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How to round numbers

Often when we work with numbers, we might want whole numbers, completely without decimals. Or we might want decimals, but no more than two. Etc., etc.

But what do we do when we have a result calculation that looks like this?
which gives 4,3333333333333... as a result?

Yup, you guessed it, we use the formula =ROUND()

This is one of the easier formulas, so you can lower you shoulders now :-)
The syntax is as follows:

=ROUND([any number];[number of digits])

[any number]
This is the number you want to round

This can be either a:

  • number (e.g. [2,3333])
  • calculation (e.g. [13/4])
  • cell reference (e.g. [A1])
  • another formula (e.g. [=SUM(A1:C8)]

[number of digits]
This part describes how much you want to round it, where a positive number tells how many digits you want, while a negative number tells how many places to the left of the decimals you want to round.

Here are some examples:

  • =ROUND(23,4445;2) = 23,44
  • =ROUND(23,4445;0) = 23,00
  • =ROUND(23,4445;-1) = 20,00
  • =ROUND(23,4445;3) = 23,445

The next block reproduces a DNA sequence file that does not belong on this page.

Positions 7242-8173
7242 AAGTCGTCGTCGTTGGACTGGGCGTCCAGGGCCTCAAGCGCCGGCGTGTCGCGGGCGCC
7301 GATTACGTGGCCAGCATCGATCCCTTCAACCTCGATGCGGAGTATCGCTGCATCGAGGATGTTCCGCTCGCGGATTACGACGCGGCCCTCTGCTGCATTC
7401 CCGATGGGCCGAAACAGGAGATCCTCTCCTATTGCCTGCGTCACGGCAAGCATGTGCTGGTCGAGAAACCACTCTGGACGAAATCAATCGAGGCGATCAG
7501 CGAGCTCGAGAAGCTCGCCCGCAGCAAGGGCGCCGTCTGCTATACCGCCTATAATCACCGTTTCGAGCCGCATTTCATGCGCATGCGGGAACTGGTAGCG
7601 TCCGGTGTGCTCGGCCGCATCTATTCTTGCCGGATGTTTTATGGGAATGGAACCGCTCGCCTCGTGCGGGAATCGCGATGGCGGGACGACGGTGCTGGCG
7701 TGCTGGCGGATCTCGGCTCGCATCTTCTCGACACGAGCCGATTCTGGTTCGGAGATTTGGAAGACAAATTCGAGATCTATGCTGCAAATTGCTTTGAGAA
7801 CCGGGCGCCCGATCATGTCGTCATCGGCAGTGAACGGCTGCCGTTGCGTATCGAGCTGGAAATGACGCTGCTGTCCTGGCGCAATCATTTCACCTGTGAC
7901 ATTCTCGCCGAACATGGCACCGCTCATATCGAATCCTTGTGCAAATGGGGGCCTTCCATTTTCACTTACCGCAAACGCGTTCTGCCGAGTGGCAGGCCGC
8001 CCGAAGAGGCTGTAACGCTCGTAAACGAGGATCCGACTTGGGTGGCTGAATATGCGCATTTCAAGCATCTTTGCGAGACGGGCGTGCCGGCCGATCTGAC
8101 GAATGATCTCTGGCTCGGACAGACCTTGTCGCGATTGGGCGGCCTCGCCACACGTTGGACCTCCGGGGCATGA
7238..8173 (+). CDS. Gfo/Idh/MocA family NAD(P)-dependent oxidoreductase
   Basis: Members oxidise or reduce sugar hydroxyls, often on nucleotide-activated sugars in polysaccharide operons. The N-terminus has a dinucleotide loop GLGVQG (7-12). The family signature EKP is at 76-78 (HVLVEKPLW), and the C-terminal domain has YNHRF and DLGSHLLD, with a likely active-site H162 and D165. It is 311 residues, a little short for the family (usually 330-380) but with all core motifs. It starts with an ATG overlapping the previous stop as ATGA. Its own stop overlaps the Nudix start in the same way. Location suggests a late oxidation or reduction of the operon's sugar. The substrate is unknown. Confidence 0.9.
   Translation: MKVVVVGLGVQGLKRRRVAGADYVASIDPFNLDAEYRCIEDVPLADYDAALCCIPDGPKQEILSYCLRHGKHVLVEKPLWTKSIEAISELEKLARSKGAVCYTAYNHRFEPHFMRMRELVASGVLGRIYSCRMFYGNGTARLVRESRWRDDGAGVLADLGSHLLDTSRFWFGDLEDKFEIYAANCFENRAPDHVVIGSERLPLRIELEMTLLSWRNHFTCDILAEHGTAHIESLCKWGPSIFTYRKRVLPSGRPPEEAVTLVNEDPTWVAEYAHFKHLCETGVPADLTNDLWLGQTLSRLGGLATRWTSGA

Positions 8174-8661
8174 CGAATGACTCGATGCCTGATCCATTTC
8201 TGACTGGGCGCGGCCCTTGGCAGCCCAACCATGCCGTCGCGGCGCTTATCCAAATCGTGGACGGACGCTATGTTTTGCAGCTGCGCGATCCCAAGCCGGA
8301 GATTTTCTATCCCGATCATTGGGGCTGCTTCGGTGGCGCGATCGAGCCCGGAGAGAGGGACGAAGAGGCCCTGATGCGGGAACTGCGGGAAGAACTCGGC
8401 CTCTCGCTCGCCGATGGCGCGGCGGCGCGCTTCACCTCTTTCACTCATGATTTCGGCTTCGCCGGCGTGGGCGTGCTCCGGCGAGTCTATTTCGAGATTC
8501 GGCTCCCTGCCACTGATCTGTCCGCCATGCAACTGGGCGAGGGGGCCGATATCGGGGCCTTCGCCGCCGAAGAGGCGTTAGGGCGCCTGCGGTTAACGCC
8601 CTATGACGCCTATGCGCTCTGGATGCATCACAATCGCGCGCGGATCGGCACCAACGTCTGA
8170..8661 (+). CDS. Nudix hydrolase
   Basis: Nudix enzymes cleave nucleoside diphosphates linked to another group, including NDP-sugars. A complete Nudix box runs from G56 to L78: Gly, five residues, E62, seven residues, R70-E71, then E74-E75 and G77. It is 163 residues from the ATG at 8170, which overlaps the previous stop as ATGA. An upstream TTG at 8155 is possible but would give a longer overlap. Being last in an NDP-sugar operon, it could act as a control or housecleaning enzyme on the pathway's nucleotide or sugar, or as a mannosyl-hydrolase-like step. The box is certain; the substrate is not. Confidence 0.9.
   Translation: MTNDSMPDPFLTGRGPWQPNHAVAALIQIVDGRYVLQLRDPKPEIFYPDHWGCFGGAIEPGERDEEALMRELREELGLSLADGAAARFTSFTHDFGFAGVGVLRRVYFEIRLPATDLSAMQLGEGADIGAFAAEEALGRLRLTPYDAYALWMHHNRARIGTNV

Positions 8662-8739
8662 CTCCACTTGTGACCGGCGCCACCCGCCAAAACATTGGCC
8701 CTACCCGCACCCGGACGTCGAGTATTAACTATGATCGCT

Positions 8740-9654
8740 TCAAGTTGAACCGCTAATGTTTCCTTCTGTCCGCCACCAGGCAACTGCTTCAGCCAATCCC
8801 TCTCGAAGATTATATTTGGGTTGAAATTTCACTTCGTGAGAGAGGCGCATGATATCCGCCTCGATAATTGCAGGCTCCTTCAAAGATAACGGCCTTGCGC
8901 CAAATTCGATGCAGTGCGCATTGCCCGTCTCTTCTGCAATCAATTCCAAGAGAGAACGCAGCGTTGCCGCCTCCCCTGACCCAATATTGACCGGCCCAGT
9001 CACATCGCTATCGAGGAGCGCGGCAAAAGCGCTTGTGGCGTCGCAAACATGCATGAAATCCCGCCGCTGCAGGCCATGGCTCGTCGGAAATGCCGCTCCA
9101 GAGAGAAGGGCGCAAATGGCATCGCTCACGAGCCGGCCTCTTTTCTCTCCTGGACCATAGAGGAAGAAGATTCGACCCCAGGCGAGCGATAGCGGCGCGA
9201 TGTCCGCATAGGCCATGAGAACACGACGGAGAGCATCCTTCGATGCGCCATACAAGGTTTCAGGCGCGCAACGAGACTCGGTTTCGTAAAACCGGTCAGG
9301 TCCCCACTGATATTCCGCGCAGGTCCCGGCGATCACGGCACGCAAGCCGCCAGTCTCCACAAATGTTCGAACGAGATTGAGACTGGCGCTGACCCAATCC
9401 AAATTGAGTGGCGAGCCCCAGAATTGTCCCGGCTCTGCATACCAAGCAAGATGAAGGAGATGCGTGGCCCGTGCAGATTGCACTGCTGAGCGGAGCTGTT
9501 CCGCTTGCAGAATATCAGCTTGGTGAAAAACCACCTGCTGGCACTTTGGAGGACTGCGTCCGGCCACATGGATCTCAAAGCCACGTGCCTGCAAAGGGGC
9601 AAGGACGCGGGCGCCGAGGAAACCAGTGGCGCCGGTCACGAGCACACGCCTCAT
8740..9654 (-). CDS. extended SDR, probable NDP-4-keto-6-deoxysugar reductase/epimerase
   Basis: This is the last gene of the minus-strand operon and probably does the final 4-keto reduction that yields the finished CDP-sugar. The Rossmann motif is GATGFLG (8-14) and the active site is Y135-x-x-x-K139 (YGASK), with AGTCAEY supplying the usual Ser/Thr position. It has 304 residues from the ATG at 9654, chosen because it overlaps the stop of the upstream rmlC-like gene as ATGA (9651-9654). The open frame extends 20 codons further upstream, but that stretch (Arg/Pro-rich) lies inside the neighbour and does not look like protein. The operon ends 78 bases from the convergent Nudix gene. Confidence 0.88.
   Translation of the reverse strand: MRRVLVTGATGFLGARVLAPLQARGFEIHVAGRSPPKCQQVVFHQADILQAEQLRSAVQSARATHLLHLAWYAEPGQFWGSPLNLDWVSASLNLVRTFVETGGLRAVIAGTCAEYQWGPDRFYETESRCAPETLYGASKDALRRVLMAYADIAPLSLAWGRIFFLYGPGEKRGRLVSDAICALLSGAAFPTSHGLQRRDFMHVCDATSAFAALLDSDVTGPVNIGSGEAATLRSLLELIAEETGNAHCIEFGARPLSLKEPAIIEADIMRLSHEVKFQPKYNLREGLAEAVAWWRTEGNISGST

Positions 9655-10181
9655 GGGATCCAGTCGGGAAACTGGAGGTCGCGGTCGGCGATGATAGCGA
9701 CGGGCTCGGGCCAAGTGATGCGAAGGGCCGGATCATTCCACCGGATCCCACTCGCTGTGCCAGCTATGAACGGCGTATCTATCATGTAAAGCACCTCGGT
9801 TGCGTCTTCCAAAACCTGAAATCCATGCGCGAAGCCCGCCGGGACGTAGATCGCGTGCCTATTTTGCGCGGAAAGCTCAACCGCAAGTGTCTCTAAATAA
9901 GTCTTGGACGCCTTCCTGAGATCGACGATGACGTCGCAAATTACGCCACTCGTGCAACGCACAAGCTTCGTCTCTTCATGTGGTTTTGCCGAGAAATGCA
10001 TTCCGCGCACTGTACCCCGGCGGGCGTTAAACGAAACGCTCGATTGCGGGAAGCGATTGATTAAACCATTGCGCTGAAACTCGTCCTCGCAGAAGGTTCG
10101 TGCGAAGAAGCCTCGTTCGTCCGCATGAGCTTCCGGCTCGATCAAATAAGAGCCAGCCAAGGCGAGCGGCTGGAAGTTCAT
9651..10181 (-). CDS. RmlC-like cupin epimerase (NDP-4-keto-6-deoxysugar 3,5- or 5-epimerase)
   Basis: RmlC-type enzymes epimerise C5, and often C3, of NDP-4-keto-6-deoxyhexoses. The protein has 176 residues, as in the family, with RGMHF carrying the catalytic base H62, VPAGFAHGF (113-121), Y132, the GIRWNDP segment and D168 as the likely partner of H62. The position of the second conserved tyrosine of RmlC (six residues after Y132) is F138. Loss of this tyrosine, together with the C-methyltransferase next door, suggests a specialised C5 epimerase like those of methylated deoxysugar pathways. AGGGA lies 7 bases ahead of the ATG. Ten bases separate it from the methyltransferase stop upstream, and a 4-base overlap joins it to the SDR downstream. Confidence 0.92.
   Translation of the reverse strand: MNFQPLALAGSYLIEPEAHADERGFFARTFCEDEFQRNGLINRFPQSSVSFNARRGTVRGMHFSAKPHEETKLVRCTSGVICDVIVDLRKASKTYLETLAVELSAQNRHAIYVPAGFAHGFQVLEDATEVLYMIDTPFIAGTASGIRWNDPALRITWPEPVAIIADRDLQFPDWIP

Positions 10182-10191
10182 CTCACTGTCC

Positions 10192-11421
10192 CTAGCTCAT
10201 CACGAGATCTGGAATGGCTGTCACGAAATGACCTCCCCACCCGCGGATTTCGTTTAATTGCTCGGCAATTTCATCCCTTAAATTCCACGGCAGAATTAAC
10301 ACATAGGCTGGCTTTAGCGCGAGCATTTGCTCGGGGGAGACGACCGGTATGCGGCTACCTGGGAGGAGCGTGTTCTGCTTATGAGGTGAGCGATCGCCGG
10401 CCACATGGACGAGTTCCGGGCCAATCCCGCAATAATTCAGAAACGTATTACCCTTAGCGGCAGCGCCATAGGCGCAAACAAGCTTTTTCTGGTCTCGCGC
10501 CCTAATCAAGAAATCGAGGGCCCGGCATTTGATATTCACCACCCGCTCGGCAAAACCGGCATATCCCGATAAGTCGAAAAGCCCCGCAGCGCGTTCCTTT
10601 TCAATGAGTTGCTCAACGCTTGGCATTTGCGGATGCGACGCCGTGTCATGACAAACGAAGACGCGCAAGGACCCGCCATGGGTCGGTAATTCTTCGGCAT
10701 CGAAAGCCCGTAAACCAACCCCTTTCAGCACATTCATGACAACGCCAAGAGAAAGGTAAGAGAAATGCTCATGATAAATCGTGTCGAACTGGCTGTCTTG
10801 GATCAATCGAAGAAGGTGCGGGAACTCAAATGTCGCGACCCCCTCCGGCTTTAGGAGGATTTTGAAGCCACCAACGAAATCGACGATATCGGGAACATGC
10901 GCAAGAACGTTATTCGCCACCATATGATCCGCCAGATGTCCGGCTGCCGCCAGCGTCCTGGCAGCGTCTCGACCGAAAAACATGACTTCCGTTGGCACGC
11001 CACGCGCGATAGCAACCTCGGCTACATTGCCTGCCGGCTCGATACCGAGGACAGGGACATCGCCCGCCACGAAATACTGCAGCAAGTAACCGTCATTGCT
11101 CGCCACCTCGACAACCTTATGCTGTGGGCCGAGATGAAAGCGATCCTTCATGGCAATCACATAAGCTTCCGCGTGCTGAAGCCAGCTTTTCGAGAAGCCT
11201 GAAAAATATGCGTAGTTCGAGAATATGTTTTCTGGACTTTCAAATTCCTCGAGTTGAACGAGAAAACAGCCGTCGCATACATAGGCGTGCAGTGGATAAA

• =ROUND(1223,4445;-3) = 1000,00
  • =ROUND(1223,4445;-4) = 0,00

OK, now we'll try another usefull one... Remember the use of =RAND() when creating random ages?

Now we'll turn it up a notch...

Do you also remember how this formula created a decimal number?
  • =RAND()*(100-18)+18

Normally that's not what we use when referring to the age of a person, so now we'll simply round it:
  • =ROUND(RAND()*(100-18)+18;0) will create a random age between 18 and 100, rounded to whole years!

Please notice that when we insert a formula inside a formula, there's no need for [=] in front of the formula residing inside, in this case [RAND].

If you follow the color coding above, you'll se that the entire random formula has become the first argument of the =ROUND() formula.